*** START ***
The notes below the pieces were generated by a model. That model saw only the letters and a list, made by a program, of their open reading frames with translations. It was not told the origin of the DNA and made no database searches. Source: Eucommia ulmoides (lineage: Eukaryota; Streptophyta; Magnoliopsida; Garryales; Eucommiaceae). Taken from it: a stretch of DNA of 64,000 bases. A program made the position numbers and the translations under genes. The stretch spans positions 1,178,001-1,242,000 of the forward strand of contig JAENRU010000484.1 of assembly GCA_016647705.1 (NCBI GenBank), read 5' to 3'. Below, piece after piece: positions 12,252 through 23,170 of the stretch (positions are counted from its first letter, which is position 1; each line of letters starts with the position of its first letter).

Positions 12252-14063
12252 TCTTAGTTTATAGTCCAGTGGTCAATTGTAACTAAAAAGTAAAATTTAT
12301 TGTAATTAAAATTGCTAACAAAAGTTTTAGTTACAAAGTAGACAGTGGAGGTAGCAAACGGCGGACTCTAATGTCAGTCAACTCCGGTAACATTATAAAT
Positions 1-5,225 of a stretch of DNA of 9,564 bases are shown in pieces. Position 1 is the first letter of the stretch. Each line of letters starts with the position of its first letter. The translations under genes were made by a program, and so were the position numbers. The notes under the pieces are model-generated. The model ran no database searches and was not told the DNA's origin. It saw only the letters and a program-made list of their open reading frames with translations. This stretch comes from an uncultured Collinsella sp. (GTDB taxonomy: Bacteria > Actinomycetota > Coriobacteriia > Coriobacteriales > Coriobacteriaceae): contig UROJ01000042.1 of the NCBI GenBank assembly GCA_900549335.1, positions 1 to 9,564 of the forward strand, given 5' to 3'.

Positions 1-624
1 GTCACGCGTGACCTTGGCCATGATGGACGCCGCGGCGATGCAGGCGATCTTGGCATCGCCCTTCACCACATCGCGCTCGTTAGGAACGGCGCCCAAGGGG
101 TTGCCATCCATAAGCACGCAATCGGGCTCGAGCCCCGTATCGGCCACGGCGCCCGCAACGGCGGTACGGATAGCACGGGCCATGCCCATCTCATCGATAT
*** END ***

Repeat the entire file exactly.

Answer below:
The notes below the pieces were generated by a model. That model saw only the letters and a list, made by a program, of their open reading frames with translations. It was not told the origin of the DNA and made no database searches. Source: Eucommia ulmoides (lineage: Eukaryota; Streptophyta; Magnoliopsida; Garryales; Eucommiaceae). Taken from it: a stretch of DNA of 64,000 bases. A program made the position numbers and the translations under genes. The stretch spans positions 1,178,001-1,242,000 of the forward strand of contig JAENRU010000484.1 of assembly GCA_016647705.1 (NCBI GenBank), read 5' to 3'. Below, piece after piece: positions 12,252 through 23,170 of the stretch (positions are counted from its first letter, which is position 1; each line of letters starts with the position of its first letter).

Positions 12252-14063
12252 TCTTAGTTTATAGTCCAGTGGTCAATTGTAACTAAAAAGTAAAATTTAT
12301 TGTAATTAAAATTGCTAACAAAAGTTTTAGTTACAAAGTAGACAGTGGAGGTAGCAAACGGCGGACTCTAATGTCAGTCAACTCCGGTAACATTATAAAT
Positions 1-5,225 of a stretch of DNA of 9,564 bases are shown in pieces. Position 1 is the first letter of the stretch. Each line of letters starts with the position of its first letter. The translations under genes were made by a program, and so were the position numbers. The notes under the pieces are model-generated. The model ran no database searches and was not told the DNA's origin. It saw only the letters and a program-made list of their open reading frames with translations. This stretch comes from an uncultured Collinsella sp. (GTDB taxonomy: Bacteria > Actinomycetota > Coriobacteriia > Coriobacteriales > Coriobacteriaceae): contig UROJ01000042.1 of the NCBI GenBank assembly GCA_900549335.1, positions 1 to 9,564 of the forward strand, given 5' to 3'.

Positions 1-624
1 GTCACGCGTGACCTTGGCCATGATGGACGCCGCGGCGATGCAGGCGATCTTGGCATCGCCCTTCACCACATCGCGCTCGTTAGGAACGGCGCCCAAGGGG
101 TTGCCATCCATAAGCACGCAATCGGGCTCGAGCCCCGTATCGGCCACGGCGCCCGCAACGGCGGTACGGATAGCACGGGCCATGCCCATCTCATCGATAT